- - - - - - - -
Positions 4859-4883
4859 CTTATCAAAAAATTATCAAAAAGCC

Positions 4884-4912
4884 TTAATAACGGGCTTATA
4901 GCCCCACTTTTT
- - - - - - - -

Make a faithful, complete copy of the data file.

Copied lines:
Positions 4859-4883
4859 CTTATCAAAAAATTATCAAAAAGCC

Positions 4884-4912
4884 TTAATAACGGGCTTATA
4901 GCCCCACTTTTT